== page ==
It is my prayer that God continues to give you strength and stamina to continue your life’s journey. I pray He gives you a desire to keep on trusting and hoping that one day your losses will be fully replaced by His blessings and the glory of His Kingdom. I pray He grants you His wisdom to know where to pitch your tent next and that the stop is part of His plan for your life.

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Saturday, June 26, 2010

Rachel’s Death & Tomb - Genesis 35:19-20


So Rachel died and was buried on the way to Ephrath (that is, Bethlehem). And Jacob set up a pillar over her grave; that is the pillar of Rachel’s grave to this day.

Jacob’s beloved has died. There are some that would argue her death was in fulfillment of the curse Jacob himself had put on the one who stole the idols of Laban as we read in Genesis 31:32. I believe there is no connection. Others see her death as fulfillment of her own vow in Genesis 30:1, “Give me children, or else I die.” Again, I do not see the connection. She had children so the vow to die does not make sense. The physical cause of her death was indeed simply a complicated or difficult birth for that period of time. The Divine’s rationale for allowing her to die at this time is known only Him.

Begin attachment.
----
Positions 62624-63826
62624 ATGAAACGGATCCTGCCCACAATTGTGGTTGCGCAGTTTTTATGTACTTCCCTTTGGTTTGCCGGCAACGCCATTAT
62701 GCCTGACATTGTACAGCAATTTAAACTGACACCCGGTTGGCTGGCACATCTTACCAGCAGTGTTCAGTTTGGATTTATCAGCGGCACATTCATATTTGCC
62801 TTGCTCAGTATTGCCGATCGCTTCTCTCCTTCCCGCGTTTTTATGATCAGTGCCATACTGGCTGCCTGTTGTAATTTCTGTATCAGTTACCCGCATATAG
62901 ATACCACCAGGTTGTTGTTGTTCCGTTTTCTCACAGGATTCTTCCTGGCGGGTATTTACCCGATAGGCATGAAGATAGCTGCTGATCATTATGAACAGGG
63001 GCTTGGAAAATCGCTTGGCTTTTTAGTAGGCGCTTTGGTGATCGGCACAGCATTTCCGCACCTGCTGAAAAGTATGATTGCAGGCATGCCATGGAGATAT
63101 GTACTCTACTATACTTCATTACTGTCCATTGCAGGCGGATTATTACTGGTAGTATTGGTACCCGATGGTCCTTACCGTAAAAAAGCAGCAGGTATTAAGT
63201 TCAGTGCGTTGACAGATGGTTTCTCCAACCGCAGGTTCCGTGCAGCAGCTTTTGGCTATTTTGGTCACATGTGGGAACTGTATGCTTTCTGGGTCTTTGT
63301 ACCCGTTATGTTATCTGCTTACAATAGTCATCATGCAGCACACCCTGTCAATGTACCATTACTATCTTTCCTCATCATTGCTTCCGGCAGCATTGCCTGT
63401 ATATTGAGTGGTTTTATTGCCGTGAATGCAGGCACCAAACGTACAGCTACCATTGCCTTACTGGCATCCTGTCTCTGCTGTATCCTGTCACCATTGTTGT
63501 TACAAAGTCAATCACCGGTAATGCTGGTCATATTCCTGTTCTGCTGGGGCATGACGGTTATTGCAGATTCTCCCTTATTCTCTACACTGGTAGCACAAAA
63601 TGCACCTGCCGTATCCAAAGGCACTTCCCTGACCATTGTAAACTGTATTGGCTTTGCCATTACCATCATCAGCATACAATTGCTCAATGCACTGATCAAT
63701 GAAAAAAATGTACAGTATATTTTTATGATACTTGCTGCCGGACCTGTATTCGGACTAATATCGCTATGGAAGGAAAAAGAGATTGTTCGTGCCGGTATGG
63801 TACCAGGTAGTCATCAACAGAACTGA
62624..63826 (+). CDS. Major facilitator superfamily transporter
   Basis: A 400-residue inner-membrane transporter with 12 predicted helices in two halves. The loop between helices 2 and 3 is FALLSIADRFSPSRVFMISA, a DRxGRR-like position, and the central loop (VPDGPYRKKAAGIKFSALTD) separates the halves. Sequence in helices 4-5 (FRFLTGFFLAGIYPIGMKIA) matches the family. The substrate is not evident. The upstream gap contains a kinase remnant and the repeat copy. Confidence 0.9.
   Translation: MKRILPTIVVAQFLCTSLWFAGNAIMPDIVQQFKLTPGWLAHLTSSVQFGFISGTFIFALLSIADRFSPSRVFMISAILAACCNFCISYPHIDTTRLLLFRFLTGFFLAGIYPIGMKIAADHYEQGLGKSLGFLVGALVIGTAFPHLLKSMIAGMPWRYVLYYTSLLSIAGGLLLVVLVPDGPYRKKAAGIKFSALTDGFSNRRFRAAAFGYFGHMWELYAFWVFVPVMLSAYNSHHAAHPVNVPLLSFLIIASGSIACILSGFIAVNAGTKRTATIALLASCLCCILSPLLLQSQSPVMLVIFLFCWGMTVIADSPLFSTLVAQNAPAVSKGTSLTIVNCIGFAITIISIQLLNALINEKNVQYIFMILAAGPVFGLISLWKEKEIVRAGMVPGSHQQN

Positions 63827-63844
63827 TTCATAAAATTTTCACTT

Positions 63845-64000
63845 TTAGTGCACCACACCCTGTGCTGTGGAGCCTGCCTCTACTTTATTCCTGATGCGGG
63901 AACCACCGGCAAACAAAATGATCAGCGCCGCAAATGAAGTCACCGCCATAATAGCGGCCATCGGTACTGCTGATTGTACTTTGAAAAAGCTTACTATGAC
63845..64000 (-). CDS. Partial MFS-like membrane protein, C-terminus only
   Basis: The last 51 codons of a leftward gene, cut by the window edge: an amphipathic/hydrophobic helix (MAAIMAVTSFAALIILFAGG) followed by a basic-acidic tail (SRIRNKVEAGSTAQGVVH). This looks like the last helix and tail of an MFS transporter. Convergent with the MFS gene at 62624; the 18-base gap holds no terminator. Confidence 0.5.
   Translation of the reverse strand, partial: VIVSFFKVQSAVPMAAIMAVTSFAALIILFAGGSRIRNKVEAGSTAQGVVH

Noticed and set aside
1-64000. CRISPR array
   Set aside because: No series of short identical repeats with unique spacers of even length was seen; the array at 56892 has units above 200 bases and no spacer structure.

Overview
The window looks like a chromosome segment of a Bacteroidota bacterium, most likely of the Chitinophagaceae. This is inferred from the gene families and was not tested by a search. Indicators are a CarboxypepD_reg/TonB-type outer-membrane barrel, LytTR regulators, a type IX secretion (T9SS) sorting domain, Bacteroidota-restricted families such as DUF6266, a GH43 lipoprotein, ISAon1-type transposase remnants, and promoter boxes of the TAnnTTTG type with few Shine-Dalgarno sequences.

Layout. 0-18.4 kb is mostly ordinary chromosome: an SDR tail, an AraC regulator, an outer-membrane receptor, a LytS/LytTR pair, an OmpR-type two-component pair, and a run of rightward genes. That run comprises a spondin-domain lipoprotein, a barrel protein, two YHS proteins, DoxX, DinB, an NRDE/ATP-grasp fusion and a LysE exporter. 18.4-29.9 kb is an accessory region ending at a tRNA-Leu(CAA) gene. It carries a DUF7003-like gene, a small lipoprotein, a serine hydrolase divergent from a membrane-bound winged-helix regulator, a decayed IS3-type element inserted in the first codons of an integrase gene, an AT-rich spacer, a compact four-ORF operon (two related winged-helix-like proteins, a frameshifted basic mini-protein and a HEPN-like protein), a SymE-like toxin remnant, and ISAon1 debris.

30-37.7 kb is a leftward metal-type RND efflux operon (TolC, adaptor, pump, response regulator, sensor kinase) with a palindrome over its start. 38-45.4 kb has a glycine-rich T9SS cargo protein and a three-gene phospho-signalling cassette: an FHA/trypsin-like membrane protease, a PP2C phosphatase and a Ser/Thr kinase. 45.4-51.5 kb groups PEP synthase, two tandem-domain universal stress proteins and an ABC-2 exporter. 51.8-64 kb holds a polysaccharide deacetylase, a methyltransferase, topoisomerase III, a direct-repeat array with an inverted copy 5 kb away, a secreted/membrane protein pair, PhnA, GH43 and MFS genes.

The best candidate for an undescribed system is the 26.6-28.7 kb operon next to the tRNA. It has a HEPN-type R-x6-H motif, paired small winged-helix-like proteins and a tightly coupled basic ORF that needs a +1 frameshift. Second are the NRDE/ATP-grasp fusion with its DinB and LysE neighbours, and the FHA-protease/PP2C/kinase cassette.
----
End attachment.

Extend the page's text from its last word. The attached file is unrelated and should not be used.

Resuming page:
And the text tells us she was buried ‘en route’ to Bethlehem. There was no reason to take her back to Haran, her family’s land, even though strained relationships with Laban had been addressed. And certainly, Jacob had not yet established a home for his family where he was heading. It made sense to bury her on the way to Ephram.

This exact spot still exists today. This Jewish sacred site is located between Jerusalem and Bethlehem in the West Bank. However, the site also has great Christian and Muslim historical and religious significance. For the Jews, this is the third holiest site after the Temple Mount in Old Jerusalem and the Cave of the Patriarchs in Hebron. It has become a key stop on Jewish pilgrimages, especially females unable to give birth.